Just a few weeks after it officially closed its merger with Sprint, T-Mobile said it had begun commercially deploying some of Sprint's vast 2.5GHz spectrum holdings. As a result, the operator said that within the next few weeks, it expects to launch 5G working in lowband, midband and highband spectrum in New York City.
That development would represent the fulfillment of a promise made by T-Mobile's network chief more than two years ago. At the 2018 MWC Barcelona trade show in Spain, T-Mobile's Neville Ray publicly laid out T-Mobile's "layer cake" strategy for 5G. He explained that a true 5G network would use highband, millimeter wave (mmWave) spectrum in dense urban areas, midband spectrum in broad metropolitan areas, and lowband spectrum for nationwide coverage.
That "layer cake" strategy is so core to T-Mobile's 5G efforts that the company actually baked a real, three-layer cake to illustrate its plans. (To be clear, other operators have voiced plans to deploy 5G in a similar way, just with less delicious clarity.)
That layered 5G network is exactly what T-Mobile said it would launch in NYC in the coming weeks. The only catch? As noted by PCMag, the operator admitted it doesn't yet sell any phones that can combine 5G in low-, mid- and highband spectrum. Those phones, the publication reported, won't be available until next year when Qualcomm's X60 smartphone modem hits the market. (Broad support for 5G spectrum bands has dogged most of the market's early 5G phones.)
Nonetheless, T-Mobile's deployment of a full-blown 5G "layer cake" in NYC essentially marks the culmination of the operator's struggles toward 5G over the past two years. Although T-Mobile purchased $8 billion worth of 600MHz lowband spectrum in the FCC's 2017 auction, and has been adding to its mmWave spectrum holdings in subsequent FCC spectrum auctions, the company had lacked a midband spectrum play. And that's why, just months after Ray outlined the operator's 5G strategy at MWC in 2018, T-Mobile announced it would acquire Sprint, which owns around 160MHz of prime, mostly unused 2.5GHz midband spectrum across much of the country.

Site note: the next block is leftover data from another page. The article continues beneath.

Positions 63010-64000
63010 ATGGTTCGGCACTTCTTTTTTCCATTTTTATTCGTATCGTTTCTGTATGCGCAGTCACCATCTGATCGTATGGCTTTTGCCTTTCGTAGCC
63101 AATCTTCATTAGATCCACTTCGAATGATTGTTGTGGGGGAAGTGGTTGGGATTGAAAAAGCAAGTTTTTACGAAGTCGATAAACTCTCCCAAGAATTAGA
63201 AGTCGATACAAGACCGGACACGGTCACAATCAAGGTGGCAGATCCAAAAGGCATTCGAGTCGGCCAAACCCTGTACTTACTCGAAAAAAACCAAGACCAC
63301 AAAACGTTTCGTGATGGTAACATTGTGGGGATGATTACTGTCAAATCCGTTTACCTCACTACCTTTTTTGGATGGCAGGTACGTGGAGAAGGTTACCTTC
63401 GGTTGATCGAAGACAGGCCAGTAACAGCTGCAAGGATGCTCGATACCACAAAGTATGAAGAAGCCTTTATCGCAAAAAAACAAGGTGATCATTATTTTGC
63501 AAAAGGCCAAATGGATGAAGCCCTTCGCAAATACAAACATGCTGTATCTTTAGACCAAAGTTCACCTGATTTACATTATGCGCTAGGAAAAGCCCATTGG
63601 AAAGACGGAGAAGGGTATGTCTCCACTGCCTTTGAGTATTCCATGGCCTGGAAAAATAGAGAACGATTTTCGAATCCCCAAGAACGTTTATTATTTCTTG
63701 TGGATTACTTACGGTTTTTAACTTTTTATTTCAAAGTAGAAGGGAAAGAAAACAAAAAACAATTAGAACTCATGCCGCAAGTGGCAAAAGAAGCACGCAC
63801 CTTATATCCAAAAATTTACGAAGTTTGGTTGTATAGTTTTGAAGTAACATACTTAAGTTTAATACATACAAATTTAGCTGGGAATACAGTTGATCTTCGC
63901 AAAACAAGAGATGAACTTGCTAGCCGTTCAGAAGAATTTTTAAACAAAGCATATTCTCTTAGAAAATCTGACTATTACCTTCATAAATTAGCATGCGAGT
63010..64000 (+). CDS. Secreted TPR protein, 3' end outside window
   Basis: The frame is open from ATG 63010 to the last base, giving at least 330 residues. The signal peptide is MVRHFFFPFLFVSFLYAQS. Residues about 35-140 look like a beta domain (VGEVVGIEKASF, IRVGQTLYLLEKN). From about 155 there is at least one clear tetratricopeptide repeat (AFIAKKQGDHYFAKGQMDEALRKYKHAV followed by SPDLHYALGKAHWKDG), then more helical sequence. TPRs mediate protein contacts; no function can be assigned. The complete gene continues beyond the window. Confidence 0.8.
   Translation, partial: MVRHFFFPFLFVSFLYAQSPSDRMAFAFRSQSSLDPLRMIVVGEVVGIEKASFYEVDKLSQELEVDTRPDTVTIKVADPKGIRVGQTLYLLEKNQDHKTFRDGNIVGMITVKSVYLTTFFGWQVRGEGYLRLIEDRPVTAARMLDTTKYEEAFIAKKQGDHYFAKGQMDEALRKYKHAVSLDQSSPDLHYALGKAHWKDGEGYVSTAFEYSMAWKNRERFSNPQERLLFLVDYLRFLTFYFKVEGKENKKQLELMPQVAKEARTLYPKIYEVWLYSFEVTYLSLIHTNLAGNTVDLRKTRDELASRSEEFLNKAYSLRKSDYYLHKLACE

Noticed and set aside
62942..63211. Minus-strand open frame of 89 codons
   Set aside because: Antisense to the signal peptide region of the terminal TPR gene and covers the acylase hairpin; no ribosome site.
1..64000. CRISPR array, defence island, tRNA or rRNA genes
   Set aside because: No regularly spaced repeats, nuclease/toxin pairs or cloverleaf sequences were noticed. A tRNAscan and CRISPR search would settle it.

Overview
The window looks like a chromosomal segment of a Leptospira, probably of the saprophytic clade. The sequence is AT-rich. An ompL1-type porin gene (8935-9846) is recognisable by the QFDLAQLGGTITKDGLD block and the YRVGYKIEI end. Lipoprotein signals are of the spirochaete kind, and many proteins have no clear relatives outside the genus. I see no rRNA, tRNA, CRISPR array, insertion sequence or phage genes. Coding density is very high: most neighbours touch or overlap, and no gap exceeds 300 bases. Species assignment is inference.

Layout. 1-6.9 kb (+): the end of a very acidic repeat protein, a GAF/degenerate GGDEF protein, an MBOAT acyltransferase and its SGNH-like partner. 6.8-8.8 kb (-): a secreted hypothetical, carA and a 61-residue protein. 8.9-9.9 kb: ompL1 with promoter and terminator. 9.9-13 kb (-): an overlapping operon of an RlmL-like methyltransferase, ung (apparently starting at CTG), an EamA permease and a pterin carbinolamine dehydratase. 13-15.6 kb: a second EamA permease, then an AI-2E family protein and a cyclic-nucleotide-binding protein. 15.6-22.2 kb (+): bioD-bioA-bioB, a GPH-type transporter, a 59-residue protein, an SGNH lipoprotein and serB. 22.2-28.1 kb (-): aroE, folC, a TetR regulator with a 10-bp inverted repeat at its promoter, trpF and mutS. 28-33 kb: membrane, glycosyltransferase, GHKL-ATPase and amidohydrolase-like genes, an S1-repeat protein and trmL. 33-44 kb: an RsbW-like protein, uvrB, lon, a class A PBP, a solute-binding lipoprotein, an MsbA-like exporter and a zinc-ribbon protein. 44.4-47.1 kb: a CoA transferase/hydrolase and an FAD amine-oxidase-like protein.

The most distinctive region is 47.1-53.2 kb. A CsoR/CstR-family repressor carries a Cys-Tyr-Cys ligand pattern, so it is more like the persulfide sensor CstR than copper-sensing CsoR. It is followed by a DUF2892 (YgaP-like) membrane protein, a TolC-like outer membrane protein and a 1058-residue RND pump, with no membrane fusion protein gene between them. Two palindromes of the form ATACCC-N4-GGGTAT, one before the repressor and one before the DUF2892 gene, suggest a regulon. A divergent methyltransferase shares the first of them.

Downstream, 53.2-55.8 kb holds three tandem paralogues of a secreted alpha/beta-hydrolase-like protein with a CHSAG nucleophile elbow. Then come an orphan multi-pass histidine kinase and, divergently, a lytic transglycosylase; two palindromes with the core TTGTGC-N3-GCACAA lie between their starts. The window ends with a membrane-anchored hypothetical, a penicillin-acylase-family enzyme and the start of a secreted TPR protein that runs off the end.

With the close of that long-gestating merger earlier this month, T-Mobile now commands roughly double the amount of low- and midband spectrum that Verizon and AT&T do.
A deployment in fits and starts
However, T-Mobile's "layer cake" 5G deployment in NYC is just the first step in a long process for the operator. T-Mobile has said it will spend more than $40 billion over the next three years to merge its network with Sprint's network, an effort that will include the installation of thousands of new macro towers and small cells. After all, there's plenty of unnecessary redundancy and overlap between T-Mobile's existing network and Sprint's existing network – and Sprint's own 5G efforts in 2.5GHz only reached a total of nine cities. T-Mobile's goal is to roll out 5G layer cakes all over the country.